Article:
This study is a randomized, triple-blind clinical trial with two parallel groups of intervention and placebo. The study protocol was approved by the Research Ethics Committee in Gonabad University of Medical Sciences, Gonabad, Iran (IR.GMU.REC.1397.089) and registered in the Iranian Clinical Trial Center on 24 August 2019 (Registration number: IRCT20190308042971N1; available at: https://en.irct.ir/trial/40092). This clinical trial has been reported based on the CONSORT 2010 checklist [29].

Participants and setting

This study was conducted on primiparous women who were referred to Shahid Motahari Hospital in Marvdasht, Iran, from September 2019 to March 2020.

The inclusion criteria included primiparous mother, the age range of 18-35 years, single pregnancy with a cephalic presentation, gestational age of 37-42 weeks, infant weight of 2500-4000 g, mediolateral episiotomy, lack of clear symptoms of perineal and vaginal infections (odorous secretions and burning and itching sensation) at admission, the absence of anal and perineal lesions or the history of regenerative surgery on vagina and perineum, lack of severe cystocele and rectocele, lack of drug and tobacco use (cigarette and hookah) based on the mother’s comment, lack of diseases that disrupt wound healing (e.g., diabetes, severe anemia, immune system disorder), non-use of medications that affect wound healing, non-rupture of amniotic sac for more than 18 h, no history of instrumental delivery (i.e., forceps and vacuum delivery), lack of perineum rupture grade 3 and 4, lack of precipitous labor, lack of assisted placenta delivery (with hands), and the absence of neonatal abnormality.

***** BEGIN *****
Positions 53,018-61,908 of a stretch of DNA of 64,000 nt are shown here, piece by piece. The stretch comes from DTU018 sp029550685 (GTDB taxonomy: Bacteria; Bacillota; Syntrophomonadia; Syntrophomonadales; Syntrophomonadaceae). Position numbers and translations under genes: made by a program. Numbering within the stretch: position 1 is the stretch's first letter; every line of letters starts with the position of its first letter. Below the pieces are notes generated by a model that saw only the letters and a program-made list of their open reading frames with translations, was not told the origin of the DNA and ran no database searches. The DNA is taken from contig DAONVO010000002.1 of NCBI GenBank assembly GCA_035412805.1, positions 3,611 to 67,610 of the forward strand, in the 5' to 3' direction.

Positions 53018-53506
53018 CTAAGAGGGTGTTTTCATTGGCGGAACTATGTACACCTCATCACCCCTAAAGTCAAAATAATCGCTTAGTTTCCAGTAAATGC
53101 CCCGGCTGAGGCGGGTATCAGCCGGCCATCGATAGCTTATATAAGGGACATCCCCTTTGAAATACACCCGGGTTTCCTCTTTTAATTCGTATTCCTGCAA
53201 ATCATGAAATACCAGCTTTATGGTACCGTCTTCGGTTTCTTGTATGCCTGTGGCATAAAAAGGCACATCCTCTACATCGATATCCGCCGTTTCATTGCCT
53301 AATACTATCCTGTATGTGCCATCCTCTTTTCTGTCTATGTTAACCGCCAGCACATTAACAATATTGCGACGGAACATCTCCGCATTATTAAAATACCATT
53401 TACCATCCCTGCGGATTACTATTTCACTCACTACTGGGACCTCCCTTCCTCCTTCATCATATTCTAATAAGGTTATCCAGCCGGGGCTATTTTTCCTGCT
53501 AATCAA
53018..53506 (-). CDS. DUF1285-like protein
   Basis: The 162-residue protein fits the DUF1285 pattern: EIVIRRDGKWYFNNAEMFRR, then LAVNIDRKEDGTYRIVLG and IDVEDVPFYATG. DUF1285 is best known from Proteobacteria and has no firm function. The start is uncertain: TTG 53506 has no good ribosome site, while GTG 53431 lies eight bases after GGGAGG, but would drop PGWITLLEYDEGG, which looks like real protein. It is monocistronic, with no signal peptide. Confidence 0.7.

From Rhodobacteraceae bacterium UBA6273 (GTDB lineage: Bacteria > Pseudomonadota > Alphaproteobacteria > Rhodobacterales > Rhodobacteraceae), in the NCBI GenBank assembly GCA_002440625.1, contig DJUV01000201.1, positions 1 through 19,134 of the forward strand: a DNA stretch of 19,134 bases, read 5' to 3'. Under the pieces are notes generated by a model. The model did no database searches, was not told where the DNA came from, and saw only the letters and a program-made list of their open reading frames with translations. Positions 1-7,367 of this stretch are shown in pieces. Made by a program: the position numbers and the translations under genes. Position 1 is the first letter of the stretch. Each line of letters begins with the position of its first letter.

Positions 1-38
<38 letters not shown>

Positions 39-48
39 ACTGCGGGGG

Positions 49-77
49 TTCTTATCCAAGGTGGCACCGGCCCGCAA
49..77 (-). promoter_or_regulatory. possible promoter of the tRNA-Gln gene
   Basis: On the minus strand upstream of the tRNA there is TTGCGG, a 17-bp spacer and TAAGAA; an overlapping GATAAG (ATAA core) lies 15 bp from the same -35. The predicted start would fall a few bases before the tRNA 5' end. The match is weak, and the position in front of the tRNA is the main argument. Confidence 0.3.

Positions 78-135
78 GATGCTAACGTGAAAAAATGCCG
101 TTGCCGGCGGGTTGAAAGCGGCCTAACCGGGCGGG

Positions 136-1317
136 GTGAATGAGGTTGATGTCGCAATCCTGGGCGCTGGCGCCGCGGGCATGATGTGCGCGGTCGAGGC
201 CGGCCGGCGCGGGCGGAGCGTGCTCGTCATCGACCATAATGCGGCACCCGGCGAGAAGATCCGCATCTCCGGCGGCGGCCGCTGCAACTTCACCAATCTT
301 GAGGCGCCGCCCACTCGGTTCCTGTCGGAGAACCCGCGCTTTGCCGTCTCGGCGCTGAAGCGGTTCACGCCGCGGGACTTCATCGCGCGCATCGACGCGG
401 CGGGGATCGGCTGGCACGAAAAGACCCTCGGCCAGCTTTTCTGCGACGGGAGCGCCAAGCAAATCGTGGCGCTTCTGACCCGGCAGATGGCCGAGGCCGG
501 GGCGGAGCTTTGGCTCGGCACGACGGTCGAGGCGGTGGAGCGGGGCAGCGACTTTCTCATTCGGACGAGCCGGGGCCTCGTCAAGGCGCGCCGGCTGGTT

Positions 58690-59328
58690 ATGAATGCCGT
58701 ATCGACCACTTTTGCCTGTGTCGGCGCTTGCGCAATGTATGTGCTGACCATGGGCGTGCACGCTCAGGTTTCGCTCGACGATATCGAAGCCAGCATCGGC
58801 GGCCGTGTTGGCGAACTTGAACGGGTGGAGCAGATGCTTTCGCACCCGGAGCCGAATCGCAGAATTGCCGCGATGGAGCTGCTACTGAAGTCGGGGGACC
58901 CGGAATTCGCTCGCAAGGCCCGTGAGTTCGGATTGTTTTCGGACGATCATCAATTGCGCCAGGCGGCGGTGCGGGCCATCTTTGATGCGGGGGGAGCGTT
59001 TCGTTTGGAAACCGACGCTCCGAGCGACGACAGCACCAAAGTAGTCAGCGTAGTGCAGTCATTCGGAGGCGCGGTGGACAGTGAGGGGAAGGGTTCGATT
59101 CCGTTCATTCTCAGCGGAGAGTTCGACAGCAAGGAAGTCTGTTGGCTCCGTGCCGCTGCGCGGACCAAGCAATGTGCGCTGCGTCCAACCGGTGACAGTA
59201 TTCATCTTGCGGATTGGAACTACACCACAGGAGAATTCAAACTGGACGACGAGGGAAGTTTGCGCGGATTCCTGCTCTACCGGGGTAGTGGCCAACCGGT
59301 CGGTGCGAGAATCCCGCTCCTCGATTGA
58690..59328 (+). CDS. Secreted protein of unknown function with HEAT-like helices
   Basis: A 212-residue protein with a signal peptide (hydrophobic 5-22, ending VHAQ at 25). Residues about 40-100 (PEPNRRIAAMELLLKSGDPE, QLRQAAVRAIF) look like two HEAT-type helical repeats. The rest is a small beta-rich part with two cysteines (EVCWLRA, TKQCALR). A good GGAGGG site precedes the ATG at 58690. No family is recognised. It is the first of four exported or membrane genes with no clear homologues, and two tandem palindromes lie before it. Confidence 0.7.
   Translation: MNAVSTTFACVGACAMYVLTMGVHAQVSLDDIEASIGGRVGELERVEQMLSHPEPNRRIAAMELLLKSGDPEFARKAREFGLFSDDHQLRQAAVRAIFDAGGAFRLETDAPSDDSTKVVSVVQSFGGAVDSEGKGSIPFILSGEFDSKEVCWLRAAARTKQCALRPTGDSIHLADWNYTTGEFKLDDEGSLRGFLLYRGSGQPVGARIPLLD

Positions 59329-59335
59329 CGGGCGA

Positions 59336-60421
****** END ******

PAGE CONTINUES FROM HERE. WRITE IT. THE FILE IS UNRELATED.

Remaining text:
The exclusion criteria included performing curettage in the first 24 h postpartum, the presence of abnormal postpartum hemorrhage, re-manipulation of the perineum after episiotomy repair, infant hospitalization, infant death, hematoma formation in the episiotomy site, improper application of the cream, sensitivity to rosemary cream, having sexual intercourse in the first 10 days postpartum, symptoms of infection in the episiotomy site, episiotomy dehiscence, consumption of drugs affecting wound healing during the study, the puerperal fever in the mother, unwillingness to continue participating in the study, and non-referral to the clinic on days 4 and 10 postpartum.

Sample size